“188. When undertaking NHS Continuing Healthcare reviews, care must be taken not to misinterpret a situation where the individual’s care needs are being well managed as being a reduction in their actual day-to-day care needs. This may be particularly relevant where the individual has a progressive illness or condition, although it is recognised that with some progressive conditions care needs can reduce over time.”
The Decision Support Tool also provides information about well-managed needs:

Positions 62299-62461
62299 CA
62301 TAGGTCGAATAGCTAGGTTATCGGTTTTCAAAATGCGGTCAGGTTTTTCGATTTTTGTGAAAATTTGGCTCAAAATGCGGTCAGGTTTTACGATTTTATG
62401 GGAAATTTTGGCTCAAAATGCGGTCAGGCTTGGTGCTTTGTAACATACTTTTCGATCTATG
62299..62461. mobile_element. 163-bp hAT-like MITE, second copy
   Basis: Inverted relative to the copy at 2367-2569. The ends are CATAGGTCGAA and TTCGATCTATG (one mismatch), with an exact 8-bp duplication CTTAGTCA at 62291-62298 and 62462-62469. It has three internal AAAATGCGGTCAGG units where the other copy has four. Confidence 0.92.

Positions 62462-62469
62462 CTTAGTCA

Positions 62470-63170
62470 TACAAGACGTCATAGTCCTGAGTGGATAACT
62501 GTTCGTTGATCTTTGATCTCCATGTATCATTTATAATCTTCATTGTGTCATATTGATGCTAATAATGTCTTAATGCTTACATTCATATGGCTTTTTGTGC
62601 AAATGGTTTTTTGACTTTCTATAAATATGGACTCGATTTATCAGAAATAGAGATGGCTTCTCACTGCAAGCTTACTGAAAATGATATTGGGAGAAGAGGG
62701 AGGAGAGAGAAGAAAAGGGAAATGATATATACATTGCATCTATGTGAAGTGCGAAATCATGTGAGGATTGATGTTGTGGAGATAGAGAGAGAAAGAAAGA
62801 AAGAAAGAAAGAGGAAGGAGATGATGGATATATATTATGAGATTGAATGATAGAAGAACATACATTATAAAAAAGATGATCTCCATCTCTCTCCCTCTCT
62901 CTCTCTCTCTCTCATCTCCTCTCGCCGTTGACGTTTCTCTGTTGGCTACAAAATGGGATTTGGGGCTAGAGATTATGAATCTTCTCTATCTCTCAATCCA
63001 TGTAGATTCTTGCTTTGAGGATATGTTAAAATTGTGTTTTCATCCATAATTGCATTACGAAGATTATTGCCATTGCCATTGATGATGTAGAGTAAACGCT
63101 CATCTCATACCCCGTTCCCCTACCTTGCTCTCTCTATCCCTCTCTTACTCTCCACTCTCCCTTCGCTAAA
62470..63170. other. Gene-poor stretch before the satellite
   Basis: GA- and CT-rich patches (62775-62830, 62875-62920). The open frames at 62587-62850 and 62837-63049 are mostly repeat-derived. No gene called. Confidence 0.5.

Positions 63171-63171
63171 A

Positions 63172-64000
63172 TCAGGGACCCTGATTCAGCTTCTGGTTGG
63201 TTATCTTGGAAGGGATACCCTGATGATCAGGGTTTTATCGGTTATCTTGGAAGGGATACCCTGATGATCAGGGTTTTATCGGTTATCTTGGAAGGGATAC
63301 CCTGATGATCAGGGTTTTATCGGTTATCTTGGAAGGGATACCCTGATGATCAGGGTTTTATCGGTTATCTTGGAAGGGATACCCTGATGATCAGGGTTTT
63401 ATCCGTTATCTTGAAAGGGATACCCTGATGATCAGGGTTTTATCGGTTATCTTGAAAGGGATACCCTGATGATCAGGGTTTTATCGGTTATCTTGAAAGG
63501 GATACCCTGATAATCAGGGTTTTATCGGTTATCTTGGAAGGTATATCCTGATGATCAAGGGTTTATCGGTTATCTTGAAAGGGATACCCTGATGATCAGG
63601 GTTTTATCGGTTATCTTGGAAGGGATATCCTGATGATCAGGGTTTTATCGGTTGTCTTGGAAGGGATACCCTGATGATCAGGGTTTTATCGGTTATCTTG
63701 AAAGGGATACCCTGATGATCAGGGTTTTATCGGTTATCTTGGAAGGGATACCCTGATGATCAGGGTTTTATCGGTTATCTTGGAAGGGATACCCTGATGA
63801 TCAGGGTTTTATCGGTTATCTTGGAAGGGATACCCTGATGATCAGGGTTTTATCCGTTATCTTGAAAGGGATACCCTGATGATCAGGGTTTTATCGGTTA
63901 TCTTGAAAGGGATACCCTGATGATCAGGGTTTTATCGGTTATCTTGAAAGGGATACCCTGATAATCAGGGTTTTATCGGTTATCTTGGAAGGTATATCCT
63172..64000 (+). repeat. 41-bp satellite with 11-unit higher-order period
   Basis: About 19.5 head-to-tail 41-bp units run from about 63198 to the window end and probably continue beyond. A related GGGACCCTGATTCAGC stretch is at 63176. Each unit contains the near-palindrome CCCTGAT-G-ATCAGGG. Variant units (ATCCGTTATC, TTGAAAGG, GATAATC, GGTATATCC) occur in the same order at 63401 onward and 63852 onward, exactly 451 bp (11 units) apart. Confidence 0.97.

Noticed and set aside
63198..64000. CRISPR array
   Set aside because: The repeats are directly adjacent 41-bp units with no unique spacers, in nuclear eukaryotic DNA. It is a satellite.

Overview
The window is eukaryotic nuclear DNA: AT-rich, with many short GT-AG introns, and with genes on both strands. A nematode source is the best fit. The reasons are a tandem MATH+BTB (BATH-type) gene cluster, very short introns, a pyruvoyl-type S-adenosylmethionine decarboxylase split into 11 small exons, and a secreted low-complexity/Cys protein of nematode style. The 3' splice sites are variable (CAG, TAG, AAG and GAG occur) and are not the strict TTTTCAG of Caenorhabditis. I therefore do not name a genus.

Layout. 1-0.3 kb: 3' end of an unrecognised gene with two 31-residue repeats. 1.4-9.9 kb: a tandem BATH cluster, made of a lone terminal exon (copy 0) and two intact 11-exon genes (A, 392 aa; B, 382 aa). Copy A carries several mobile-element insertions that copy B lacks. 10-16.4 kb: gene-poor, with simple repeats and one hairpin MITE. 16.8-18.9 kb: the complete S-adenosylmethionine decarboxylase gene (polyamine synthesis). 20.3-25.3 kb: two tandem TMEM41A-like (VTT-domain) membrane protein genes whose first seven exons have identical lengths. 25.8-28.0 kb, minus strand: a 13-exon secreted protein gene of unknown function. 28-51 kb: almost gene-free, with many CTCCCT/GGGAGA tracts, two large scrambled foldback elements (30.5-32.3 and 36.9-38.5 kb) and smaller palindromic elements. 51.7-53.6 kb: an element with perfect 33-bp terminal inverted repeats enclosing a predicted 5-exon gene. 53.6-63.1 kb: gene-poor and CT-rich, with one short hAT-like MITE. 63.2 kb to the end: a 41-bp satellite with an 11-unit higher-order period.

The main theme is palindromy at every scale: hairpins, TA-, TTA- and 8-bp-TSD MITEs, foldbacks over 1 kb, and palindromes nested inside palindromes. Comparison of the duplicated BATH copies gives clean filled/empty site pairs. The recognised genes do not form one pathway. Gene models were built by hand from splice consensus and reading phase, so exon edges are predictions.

The DST provides at paragraph 27: “Needs should not be marginalised just because they are successfully managed. Well-managed needs are still needs. Only where the successful management of a healthcare need has permanently reduced or removed an on-going need, such that the active management of this need is reduced or no longer required will this have a bearing on NHS Continuing Healthcare eligibility. This principle is incorporated into the domain descriptors of the DST. For example, in the behaviour domain the level of support and skill required to manage risks associated with challenging behaviour helps determine the domain weighting. In such cases the care plan (including psychological or similar interventions) should provide the evidence of the level of need, recognising that this care plan may be successfully avoiding or reducing incidents of challenging behaviour (refer to paragraphs 142-146 of the National Framework and Practice Guidance note 23). For example, where psychological or similar interventions are successfully addressing behavioural issues, consideration should be given as to the present-day need if that support were withdrawn or no longer available and this should be reflected in the Behaviour domain.”